Pace exhibits intimate works made by Adolph Gottlieb in his final months

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Pace exhibits intimate works made by Adolph Gottlieb in his final months
Adolph Gottlieb, Untitled, 1973, monotype in ink on paper, paper, 29-5/8" × 22" plate 23-7/8" × 17-3/4".

EAST HAMPTON NY.- On view from September 1 to 11, the show brings together a selection of monotypes which are among the last pieces created by Gottlieb. With these unique works, some of which were made in Gottlieb’s studio in East Hampton, the influential New York School artist explored a new medium while maintaining his distinct visual vocabulary.

Gottlieb, who began summering in East Hampton in 1958 and purchased a property in the town in 1960, forged a strong connection to the East End creative community in the later years of his life and career. Pace’s presentation of his work in East Hampton spotlights a selection of monotypes from a series he began in the spring of 1973 and continued until shortly before his death in 1974. Using a press to make his monotypes, Gottlieb was able to dedicate himself to these intimate works in his final months.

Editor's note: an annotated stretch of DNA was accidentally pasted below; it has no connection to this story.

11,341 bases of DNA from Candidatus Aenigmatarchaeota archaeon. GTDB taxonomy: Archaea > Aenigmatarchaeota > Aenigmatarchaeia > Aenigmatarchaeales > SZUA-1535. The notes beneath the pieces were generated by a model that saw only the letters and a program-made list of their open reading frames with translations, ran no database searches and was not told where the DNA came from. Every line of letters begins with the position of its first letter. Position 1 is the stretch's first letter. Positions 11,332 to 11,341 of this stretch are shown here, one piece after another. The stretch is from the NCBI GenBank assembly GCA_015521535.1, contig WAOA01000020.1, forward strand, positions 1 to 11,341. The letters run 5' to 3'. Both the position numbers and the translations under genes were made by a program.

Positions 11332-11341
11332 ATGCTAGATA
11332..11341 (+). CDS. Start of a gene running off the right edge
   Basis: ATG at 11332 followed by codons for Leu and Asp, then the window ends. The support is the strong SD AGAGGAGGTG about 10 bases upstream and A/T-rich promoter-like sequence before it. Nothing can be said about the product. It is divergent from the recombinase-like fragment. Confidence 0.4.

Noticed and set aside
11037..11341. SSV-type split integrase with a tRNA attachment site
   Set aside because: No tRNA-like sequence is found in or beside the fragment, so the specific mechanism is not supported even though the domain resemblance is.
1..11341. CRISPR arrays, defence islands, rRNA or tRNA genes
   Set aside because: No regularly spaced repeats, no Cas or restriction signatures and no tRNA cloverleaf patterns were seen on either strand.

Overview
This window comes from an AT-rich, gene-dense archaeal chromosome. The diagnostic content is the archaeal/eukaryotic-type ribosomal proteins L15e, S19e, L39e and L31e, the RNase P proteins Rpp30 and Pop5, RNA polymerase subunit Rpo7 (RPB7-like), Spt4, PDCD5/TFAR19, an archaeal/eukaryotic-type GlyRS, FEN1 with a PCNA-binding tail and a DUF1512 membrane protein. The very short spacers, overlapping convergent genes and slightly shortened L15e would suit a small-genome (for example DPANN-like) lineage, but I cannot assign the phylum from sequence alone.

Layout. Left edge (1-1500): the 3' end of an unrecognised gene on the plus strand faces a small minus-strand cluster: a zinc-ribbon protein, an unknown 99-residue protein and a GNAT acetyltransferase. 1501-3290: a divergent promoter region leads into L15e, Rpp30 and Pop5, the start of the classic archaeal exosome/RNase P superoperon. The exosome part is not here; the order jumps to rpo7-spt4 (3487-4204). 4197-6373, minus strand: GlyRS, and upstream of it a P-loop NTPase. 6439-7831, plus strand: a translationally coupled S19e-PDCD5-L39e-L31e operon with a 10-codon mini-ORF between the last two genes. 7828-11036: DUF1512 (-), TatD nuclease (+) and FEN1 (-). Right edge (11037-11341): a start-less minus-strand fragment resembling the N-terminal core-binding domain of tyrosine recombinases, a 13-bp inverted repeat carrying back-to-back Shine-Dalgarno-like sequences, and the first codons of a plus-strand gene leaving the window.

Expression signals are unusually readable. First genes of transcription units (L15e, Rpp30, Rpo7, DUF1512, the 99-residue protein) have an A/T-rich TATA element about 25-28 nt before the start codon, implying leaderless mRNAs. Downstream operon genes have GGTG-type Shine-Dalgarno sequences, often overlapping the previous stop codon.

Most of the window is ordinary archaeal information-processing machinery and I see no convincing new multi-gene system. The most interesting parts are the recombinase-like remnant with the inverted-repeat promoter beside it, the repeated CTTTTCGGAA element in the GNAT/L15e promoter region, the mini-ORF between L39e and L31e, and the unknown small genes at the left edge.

The artist’s interest in polarity and balance is evident in his monotypes, which feature a range of abstract formations and flourishes. These works reflect Gottlieb’s long-standing investigations into the nuances of color and space.

“Gottlieb’s color was always varied and subtle apart from his black-and-red paintings, but it is freshly delicate in the late work,” the late critic and curator Lawrence Alloway once wrote of the artist, describing the small forms of his late works as “shaking loose, floating, flying.”

This final body of work by Gottlieb—which the artist made with paper, newsprint, ink, oil, cardboard, and other materials—is a personal and emotional expression, with the monotypes serving as odes to the many formal breakthroughs of his practice that redefined American art.

Adolph Gottlieb worked his passage to Europe when he was seventeen, after studying briefly at The Art Students League. He spent six months in Paris visiting the Louvre every day and auditing classes at the Academie de la Grande Chaumiere. Gottlieb made his solo debut in 1930. In 1935, he became a founding member of “The Ten,” a group of artists devoted to expressionist and abstract painting. Eight years later, he would become a founding member of another group of abstract painters, “The New York Artist Painters,” that included Mark Rothko, John Graham, and George L. K. Morris.

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